Originally posted under the title "Well-Oiled Machine" on Metropolis Magazine, this fascinating article by Ian Volner profiles the international behemoth that is SOM, exploring how the practice has remained so prominent - and relevant - after 78 years, and what it is that stylistically unites a practice spread across five continents with more than 10,000 buildings to their name.
Frank Lloyd Wright called them the “Three Blind Mies.” Louis Skidmore, Nathaniel Owings, and John O. Merrill were the architectural troika whose namesake firm—founded in Chicago in the mid-1930s—became something like the Julia Child of postwar design, delivering European sophistication to middle America at midcentury. Through hundreds of buildings in cities all across the country (and, later, around the world) the office turned the stringent aesthetic of German master builder Ludwig Mies van der Rohe into an architectural metonym for big business. Whether you look at rows of sleek glass skyscrapers and see grace and economy, or only the “thousand blind windows” of Allen Ginsberg’s monstrous “Moloch,” it’s no stretch to say that you have Skidmore, Owings & Merrill (SOM) to thank for them.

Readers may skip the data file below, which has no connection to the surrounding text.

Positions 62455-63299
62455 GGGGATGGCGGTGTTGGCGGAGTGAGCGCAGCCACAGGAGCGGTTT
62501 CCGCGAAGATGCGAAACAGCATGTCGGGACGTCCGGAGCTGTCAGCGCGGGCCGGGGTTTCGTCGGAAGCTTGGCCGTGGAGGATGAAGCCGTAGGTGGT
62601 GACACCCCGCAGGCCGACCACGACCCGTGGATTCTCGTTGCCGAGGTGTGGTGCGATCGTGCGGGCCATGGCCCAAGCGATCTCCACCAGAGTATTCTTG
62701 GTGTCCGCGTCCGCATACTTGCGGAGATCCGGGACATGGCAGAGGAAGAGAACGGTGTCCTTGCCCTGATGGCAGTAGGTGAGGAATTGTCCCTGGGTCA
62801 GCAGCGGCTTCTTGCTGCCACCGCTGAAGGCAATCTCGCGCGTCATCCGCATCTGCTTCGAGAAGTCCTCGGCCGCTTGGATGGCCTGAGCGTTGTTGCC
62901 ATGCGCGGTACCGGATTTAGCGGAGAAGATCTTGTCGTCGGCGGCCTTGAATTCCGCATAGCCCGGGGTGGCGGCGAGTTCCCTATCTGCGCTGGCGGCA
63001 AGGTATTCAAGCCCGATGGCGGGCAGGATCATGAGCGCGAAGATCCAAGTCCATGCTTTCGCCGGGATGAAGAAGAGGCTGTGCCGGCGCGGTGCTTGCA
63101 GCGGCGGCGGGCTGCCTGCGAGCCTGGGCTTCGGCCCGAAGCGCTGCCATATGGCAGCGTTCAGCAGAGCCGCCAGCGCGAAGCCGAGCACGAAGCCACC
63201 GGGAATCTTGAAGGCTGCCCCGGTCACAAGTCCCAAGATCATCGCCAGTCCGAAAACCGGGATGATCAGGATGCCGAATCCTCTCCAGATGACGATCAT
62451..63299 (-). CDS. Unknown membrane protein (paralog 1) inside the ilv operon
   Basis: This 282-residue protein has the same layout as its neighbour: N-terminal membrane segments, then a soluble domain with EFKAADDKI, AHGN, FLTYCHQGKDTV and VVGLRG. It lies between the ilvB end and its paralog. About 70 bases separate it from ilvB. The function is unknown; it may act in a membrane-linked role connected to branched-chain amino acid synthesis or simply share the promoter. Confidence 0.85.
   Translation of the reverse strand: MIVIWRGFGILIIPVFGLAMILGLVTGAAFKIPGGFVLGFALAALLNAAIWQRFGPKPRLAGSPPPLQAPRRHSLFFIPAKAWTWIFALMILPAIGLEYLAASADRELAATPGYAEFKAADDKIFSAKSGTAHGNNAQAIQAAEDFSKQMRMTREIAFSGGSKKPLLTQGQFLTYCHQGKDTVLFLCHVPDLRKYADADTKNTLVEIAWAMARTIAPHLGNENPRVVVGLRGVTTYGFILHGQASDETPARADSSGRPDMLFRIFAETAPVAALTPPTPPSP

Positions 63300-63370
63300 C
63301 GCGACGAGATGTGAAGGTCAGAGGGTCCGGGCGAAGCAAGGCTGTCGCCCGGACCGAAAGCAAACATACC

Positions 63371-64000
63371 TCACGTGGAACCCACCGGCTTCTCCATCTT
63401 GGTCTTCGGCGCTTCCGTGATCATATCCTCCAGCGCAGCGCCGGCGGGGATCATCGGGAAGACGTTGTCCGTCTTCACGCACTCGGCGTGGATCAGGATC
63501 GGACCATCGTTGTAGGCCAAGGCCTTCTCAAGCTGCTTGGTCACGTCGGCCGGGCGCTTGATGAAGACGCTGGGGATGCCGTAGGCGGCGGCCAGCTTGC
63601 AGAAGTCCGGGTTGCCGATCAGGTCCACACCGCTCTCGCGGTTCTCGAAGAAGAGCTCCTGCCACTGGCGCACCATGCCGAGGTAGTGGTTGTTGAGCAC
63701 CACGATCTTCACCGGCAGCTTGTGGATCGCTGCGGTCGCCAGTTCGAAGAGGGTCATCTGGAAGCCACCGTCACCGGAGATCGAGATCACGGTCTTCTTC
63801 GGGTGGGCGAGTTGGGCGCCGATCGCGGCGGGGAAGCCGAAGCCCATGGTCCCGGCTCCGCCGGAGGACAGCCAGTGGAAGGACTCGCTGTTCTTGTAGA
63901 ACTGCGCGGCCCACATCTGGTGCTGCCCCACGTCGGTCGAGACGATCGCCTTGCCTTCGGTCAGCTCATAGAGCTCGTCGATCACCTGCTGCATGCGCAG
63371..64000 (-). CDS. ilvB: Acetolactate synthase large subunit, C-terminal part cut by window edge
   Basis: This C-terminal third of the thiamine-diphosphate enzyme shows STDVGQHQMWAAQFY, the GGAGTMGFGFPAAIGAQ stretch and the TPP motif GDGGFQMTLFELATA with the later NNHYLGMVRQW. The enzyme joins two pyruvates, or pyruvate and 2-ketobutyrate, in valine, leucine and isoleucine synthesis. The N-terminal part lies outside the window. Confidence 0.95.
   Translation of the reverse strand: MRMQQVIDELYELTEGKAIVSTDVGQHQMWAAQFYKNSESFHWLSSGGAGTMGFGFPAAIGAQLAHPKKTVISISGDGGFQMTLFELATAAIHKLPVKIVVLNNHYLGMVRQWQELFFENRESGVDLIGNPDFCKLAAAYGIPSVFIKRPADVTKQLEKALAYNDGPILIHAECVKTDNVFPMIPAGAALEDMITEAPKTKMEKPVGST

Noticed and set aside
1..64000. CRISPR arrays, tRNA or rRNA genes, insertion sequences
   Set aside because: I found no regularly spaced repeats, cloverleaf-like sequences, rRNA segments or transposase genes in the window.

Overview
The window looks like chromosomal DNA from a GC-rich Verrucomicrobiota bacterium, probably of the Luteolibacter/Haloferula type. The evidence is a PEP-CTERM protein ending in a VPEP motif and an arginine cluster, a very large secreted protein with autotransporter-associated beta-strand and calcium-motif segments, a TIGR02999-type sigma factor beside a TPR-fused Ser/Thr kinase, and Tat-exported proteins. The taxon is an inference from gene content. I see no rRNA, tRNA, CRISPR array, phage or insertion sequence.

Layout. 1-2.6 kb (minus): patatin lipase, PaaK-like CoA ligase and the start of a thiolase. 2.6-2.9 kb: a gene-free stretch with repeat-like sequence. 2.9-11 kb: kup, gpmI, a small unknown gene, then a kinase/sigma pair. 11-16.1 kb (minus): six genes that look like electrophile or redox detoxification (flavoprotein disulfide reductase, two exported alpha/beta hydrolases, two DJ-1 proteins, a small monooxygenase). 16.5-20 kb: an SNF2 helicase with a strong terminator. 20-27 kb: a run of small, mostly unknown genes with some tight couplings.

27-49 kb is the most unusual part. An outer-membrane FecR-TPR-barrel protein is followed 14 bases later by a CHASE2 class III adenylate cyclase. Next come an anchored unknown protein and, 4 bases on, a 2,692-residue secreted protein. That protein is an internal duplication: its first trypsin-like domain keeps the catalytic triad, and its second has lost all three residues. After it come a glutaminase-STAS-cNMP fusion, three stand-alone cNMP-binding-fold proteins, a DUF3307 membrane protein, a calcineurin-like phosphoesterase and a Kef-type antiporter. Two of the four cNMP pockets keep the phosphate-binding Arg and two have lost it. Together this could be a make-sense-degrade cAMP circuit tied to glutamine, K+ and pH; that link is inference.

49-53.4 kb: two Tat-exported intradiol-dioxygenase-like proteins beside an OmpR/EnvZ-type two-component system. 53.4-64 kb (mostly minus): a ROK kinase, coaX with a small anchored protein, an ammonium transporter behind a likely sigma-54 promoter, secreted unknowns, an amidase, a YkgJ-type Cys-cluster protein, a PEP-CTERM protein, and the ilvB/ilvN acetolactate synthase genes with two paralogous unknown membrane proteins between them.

More on SOM's huge influence after the break